Many of the products Dr. Gundry promoted for improved energy aren’t intended to provide short-term pick-me-ups. Rather, they can potentially improve energy production at the cellular level, which takes more time.

  • Energy Renew: Relies on polyphenols and d-ribose to improve energy production
  • Vital Recharge: This is essentially a smaller dose of d-ribose than in Energy Renew paired with a multivitamin and electrolytes
  • Primal Plants: A multivitamin and plant complex that may be a nice supplement if your low-lectin diet is preventing you from getting enough fruits and vegetables
  • H2 Restore: A strong magnesium supplement


Dr Gundry Superfood To Eat Mct Wellness

Photo by Innerbody Research

The Gundry MD products targeting excess body mass are among the least supported products in the catalog. MCT Wellness is likely the most well-studied and likeliest to make a difference for many users. But others contain low doses of poorly supported ingredients that make them hard to recommend.

  • MCT Wellness: Combines polyphenols with medium-chain triglycerides, which can pair well with a ketogenic diet and contribute to weight loss and blood sugar management
  • E-Balance: May balance hunger-related hormones like ghrelin using Harpagophytum procumbens


One way or another, an argument can be made that many Gundry MD products can bolster anti-aging efforts. But the catalog has relatively recently added specific skincare and haircare products, including:

  • Dark spot treatment
  • Repair serum
  • Probiotic skin cream
  • Firming and sculpting cream
  • Botanical cleanser
  • Anti-aging nutritional supplement

The most interesting among these is likely the probiotic skin cream. Recent research into the dermal microbiome has led to a slow but steady increase in microbiome-conscious skincare products.

Heart health

Diet and heart health are closely linked, and several common supplement ingredients have been linked to improved heart health and reduced risk of adverse cardiopulmonary episodes. Gundry MD products employ several such ingredients, with a focus on polyphenols as potent antioxidants.

  • Heart Defense: This chocolate drink sweetened with monk fruit contains several ingredients that offer heart-healthy flavonoids, with its cocoa powder among the most important
  • Active Heart: Among other things, this contains black garlic, which studies connect with improved heart health
  • Enhanced Circulation Formula: Uses ingredients like beetroot and epimedium to boost nitric oxide and widen blood vessels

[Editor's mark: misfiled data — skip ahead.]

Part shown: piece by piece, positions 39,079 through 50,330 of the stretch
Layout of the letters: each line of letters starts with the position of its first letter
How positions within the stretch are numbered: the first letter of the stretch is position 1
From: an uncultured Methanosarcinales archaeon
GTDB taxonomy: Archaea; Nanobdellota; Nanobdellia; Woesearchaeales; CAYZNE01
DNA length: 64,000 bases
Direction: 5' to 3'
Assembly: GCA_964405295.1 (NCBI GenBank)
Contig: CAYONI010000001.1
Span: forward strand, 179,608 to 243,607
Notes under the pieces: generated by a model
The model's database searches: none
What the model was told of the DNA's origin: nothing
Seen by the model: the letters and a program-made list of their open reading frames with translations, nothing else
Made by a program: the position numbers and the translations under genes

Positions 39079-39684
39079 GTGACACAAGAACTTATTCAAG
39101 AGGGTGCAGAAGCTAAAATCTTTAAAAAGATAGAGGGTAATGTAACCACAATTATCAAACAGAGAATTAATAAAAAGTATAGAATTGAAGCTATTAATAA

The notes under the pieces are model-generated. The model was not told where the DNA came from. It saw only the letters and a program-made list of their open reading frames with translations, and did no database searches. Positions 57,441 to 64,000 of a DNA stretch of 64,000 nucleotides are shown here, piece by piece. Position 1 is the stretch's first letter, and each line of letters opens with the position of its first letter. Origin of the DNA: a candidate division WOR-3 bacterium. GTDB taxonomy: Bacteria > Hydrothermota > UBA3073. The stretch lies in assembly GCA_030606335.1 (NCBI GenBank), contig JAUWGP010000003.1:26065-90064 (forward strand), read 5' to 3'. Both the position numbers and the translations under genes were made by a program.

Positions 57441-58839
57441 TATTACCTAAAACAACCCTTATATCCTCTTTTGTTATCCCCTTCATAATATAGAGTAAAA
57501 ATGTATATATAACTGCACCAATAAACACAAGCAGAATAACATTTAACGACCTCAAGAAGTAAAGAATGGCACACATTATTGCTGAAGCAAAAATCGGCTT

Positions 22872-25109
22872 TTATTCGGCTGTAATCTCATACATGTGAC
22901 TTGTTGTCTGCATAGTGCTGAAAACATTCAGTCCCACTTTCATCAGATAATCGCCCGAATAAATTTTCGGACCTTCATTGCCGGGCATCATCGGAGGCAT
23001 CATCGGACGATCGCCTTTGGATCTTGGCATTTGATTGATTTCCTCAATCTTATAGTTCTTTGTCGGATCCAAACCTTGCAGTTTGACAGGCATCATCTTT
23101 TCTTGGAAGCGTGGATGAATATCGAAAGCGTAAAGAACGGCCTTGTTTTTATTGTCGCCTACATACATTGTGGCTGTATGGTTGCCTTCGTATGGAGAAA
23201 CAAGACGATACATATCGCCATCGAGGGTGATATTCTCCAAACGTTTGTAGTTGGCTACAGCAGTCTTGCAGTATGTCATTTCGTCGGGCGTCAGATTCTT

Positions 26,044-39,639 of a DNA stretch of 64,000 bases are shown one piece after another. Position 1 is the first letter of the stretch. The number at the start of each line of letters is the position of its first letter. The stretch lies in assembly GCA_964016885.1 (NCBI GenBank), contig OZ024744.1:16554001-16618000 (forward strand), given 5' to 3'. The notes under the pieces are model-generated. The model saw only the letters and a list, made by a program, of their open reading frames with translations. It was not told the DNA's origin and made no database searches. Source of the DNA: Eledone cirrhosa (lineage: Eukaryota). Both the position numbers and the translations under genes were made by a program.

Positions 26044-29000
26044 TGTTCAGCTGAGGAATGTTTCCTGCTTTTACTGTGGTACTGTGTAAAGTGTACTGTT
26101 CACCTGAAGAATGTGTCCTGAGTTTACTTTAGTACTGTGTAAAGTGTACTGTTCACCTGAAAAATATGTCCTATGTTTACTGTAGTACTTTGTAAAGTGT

Immune support

Dr. Gundry’s immunity-focused lineup is smaller than most other aspects of his catalog, but most things that can improve your gut health can also bolster immunity, so these can be considered supplemental to that effort for those especially concerned with immunity.

  • Untox: Addresses liver function to let your body detox the way it’s supposed to
  • Active Advantage: Contains fulvic mineral powder, a collection of naturally occurring minerals that may reduce inflammation

Food products

Dr. Gundry also sells food products that can help contribute to a lectin-free diet rich in his recommended superfoods. These products include:

  • Pancake mix (Homestyle)
  • Pancake mix (Cocoa)
  • Protein shake mix
  • Polyphenol-rich olive oil
  • Chef’s Select Organic Olive Oil
  • Coconut chocolate bars
  • Multi-purpose bread mix
  • Sourdough bread mix
  • Lectin-free vegetable broth
  • Polyphenol pearls
  • Manuka honey nut bars
  • Polyphenol macadamia bars
  • Sorghum spaghetti
  • Pearled white sorghum
  • Waffle mix
  • Sorghum crisp chocolate bars
  • Sesame oil
  • MCT coffee creamer
  • Ethiopian coffee
  • Allulose sweetener
  • Olive snack packs

Gundry MD also includes a listing of lectin-free recipes and free nutrition articles that discuss how to maintain a lectin-free diet, among other topics.

Final takeaway

Dr. Gundry doesn’t always present himself or his company as the most trustworthy — silly ties and glasses, overblown efficacy claims — but many of Gundry MD’s products can offer some benefits to those who take them, even if they don’t buy into the doctor’s theories about lectins.



Innerbody uses only high-quality sources, including peer-reviewed studies, to support the facts within our articles. Read our editorial process to learn more about how we fact-check and keep our content accurate, reliable, and trustworthy.